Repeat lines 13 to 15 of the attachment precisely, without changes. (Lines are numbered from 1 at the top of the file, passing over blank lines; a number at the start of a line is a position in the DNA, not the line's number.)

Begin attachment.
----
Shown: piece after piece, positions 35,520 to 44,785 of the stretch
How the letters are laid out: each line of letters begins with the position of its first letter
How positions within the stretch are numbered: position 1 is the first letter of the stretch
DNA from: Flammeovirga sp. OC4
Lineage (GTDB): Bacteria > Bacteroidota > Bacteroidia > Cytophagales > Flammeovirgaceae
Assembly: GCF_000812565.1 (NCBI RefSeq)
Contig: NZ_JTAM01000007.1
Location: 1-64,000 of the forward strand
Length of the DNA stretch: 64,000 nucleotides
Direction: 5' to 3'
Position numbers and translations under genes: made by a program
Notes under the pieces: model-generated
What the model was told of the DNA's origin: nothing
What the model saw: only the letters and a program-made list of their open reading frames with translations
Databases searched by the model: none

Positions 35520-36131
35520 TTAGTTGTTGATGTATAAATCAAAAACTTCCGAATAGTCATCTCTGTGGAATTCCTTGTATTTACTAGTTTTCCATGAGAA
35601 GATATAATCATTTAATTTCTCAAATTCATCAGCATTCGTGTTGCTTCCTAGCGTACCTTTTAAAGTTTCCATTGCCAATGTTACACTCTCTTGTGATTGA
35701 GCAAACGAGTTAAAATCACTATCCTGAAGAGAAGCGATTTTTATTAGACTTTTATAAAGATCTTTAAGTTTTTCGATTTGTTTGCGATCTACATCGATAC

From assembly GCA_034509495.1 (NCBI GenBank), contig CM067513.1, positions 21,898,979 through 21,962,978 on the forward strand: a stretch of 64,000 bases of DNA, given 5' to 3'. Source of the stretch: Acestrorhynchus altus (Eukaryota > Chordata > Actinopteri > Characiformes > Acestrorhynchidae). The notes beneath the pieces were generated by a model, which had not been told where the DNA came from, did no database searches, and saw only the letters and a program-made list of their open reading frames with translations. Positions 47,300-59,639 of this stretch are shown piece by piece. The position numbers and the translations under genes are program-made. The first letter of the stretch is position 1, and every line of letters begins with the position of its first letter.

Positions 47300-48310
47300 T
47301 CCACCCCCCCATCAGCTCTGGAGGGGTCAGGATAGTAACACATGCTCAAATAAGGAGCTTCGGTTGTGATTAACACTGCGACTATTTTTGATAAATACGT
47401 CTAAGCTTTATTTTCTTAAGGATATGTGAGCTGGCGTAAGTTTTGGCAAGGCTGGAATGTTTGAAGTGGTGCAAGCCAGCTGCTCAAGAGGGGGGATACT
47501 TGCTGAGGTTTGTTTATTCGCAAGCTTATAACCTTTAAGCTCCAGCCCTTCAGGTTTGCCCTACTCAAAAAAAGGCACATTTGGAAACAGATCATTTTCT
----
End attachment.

What the model was told of the DNA's origin: nothing
What the model saw: only the letters and a program-made list of their open reading frames with translations
Databases searched by the model: none